What to Know
- Archdiocese of Washington, Prince William County, GMU all hit by scam.
- A virtual kidnapping is an extortion scheme, in which a criminal demands money from a victim by phone while pretending to hold a captive.
- The callers will attempt to keep victims on the line, urging speed and not allowing them to speak with anyone else.
Authorities are warning families about a virtual kidnapping scam where callers claim to have kidnapped a young relative and will only release them after receiving payment.
The scams are hitting different regions, including the Archdiocese of Washington, Prince William County, Virginia, police and George Mason University. The FBI is involved in the investigation, which has been going on for a few years in the Maryland, D.C. and Virginia area.
A virtual kidnapping is an extortion scheme, in which a criminal demands money from a victim by phone while pretending to hold captive a victim’s loved one. The callers threaten to harm or kill the victim’s loved one if a ransom isn’t immediately wired. Sometimes, screaming can be heard during the call to simulate the victim’s relative being harmed in some fashion.
Archdiocese officials said there have been two recent calls where a child was allegedly kidnapped. Both calls were false, with the children safe and accounted. A letter was sent out on Tuesday to the parents with students in the Catholic Schools System.
George Mason University confirmed they had two separate reports of virtual kidnapping in the last few days involving a student and an employee. They were also proven false, and the university sent out a warning to staff and students last week.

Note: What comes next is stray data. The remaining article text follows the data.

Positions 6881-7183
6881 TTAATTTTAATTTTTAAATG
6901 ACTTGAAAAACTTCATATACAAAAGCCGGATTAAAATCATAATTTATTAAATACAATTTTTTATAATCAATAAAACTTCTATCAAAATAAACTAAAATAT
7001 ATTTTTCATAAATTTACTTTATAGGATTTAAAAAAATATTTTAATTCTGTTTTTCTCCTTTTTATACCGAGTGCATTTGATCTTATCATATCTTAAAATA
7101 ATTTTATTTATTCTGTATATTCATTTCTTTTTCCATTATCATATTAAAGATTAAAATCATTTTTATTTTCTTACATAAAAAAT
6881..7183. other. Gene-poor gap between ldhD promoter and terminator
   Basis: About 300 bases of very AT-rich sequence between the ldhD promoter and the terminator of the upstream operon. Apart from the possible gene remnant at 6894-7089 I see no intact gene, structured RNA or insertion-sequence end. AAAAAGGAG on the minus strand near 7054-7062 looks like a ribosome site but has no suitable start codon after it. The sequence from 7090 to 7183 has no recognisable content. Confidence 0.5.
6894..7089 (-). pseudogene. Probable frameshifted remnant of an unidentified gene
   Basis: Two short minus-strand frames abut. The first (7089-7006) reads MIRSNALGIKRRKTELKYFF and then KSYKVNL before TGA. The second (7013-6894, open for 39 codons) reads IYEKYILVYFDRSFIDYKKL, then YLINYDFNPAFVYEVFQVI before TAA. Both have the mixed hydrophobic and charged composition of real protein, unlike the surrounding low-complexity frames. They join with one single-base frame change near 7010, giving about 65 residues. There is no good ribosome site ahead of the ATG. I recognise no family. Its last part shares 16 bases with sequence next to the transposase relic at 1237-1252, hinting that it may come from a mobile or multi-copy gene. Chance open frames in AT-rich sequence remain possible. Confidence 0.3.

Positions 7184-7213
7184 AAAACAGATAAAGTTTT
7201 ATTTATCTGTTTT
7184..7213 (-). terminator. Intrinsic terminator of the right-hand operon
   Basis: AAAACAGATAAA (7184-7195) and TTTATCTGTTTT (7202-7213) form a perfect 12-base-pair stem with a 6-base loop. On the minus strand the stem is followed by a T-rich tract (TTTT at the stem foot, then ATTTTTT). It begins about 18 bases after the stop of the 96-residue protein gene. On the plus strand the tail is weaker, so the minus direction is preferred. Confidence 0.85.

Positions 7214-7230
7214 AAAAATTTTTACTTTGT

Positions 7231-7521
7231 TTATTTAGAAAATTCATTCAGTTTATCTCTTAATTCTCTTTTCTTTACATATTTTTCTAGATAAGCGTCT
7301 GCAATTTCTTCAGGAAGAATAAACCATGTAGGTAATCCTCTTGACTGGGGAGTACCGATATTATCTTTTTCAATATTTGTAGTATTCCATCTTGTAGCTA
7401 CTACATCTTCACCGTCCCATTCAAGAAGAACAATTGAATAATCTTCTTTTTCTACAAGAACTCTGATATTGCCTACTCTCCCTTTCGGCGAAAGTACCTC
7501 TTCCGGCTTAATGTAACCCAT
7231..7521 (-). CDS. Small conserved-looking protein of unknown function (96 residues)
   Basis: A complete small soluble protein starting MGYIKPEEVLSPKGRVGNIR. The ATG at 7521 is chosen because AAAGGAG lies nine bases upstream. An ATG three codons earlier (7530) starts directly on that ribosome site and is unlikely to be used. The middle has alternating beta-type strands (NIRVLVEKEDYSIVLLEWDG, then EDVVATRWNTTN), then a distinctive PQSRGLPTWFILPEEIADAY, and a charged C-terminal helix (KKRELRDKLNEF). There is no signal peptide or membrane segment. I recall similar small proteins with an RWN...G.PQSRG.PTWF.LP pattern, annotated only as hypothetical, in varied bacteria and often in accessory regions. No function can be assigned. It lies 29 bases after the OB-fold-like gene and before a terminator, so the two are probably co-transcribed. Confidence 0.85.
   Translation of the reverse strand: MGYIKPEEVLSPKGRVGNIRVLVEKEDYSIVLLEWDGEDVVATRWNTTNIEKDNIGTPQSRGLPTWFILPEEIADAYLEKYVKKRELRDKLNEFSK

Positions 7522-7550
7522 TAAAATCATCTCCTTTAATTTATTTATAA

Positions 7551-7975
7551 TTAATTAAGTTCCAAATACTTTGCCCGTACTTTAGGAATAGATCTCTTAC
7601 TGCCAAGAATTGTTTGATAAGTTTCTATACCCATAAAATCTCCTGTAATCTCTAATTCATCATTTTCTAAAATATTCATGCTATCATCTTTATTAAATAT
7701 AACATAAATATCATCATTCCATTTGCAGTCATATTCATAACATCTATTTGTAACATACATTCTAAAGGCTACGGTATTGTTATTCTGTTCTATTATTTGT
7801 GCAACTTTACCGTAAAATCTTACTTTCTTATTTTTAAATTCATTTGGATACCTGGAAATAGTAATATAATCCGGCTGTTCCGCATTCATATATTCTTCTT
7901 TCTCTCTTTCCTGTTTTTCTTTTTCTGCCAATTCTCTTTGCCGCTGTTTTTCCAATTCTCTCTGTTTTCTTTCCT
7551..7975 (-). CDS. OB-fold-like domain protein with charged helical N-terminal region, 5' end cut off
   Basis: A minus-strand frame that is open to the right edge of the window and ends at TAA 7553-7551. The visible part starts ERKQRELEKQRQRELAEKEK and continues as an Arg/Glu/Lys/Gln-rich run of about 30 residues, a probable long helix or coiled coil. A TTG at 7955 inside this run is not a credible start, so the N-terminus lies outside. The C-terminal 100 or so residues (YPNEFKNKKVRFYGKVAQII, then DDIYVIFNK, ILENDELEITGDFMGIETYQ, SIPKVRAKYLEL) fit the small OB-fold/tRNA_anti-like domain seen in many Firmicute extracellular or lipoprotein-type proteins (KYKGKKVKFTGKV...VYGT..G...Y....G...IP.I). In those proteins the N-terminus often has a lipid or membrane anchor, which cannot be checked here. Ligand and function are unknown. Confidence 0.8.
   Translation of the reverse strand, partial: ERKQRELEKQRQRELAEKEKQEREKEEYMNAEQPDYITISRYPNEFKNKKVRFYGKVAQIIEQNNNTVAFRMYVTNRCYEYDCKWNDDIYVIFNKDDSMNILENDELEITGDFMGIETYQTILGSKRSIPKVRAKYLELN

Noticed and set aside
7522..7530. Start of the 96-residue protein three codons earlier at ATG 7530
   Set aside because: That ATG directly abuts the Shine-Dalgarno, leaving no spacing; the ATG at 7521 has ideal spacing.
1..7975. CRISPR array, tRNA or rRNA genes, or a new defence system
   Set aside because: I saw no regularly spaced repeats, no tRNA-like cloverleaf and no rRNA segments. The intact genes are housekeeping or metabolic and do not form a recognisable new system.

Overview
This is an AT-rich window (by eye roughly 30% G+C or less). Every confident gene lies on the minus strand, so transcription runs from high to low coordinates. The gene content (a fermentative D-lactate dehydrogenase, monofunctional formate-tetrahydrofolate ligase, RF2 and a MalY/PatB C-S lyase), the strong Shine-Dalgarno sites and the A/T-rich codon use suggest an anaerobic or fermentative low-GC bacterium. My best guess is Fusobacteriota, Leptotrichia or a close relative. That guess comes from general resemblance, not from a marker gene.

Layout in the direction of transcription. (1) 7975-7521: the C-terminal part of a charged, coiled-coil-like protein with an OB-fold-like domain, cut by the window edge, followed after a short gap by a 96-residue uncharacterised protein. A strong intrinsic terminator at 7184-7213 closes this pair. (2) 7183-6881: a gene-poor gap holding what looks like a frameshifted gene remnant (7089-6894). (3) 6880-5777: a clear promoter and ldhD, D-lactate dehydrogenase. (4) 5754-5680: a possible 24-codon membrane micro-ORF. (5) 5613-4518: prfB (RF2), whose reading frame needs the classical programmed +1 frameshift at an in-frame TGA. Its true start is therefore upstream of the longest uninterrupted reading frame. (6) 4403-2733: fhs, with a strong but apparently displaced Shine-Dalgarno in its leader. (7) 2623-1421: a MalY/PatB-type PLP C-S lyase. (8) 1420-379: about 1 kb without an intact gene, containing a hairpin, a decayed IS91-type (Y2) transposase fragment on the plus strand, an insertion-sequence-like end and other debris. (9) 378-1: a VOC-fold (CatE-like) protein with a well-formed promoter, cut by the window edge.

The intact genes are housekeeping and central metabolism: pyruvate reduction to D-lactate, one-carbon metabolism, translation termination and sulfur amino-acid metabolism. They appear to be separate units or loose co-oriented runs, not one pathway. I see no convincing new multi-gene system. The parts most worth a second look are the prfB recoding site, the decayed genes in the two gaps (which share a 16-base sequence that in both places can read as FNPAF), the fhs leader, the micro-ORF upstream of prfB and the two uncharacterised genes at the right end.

Prince William County posted a lengthy message on social media, warning residents in the area about the scam. They said the ransom demands vary in amount, and victims are told to wire the money to a third party in Puerto Rico. They said the alleged kidnappers appear to be Hispanic males and often speak with a Spanish accent.
The callers will attempt to keep victims on the line, urging speed and not allowing them to speak with anyone else. They may even have a bit of personal information, such as a school name, to make the incident seem real. Authorities urge people to report any contact about a potential kidnapping, real or virtual, to police immediately.
The News4 I-Team spoke with victims in Maryland in April about the virtual kidnapping scam and how the crime made its way into the area from New York and Texas.